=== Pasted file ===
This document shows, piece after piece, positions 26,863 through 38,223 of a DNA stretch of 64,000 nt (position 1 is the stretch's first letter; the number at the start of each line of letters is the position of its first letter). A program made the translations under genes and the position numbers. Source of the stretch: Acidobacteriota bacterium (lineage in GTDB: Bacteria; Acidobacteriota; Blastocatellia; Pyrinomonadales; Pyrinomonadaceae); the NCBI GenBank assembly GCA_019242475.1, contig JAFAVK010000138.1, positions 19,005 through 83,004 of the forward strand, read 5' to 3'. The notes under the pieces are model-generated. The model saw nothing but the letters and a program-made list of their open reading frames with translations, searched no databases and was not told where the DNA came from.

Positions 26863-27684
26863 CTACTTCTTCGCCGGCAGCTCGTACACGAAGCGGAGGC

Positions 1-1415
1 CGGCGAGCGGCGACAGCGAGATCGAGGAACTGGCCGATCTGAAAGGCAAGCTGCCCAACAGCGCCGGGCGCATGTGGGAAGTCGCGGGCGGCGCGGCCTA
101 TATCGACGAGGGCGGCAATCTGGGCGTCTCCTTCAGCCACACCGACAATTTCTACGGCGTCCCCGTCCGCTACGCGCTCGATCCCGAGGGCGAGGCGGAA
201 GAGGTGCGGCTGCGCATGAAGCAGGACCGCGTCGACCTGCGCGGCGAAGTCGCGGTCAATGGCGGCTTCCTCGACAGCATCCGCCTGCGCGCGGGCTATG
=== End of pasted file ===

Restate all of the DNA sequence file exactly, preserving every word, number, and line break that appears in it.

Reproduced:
This document shows, piece after piece, positions 26,863 through 38,223 of a DNA stretch of 64,000 nt (position 1 is the stretch's first letter; the number at the start of each line of letters is the position of its first letter). A program made the translations under genes and the position numbers. Source of the stretch: Acidobacteriota bacterium (lineage in GTDB: Bacteria; Acidobacteriota; Blastocatellia; Pyrinomonadales; Pyrinomonadaceae); the NCBI GenBank assembly GCA_019242475.1, contig JAFAVK010000138.1, positions 19,005 through 83,004 of the forward strand, read 5' to 3'. The notes under the pieces are model-generated. The model saw nothing but the letters and a program-made list of their open reading frames with translations, searched no databases and was not told where the DNA came from.

Positions 26863-27684
26863 CTACTTCTTCGCCGGCAGCTCGTACACGAAGCGGAGGC

Positions 1-1415
1 CGGCGAGCGGCGACAGCGAGATCGAGGAACTGGCCGATCTGAAAGGCAAGCTGCCCAACAGCGCCGGGCGCATGTGGGAAGTCGCGGGCGGCGCGGCCTA
101 TATCGACGAGGGCGGCAATCTGGGCGTCTCCTTCAGCCACACCGACAATTTCTACGGCGTCCCCGTCCGCTACGCGCTCGATCCCGAGGGCGAGGCGGAA
201 GAGGTGCGGCTGCGCATGAAGCAGGACCGCGTCGACCTGCGCGGCGAAGTCGCGGTCAATGGCGGCTTCCTCGACAGCATCCGCCTGCGCGCGGGCTATG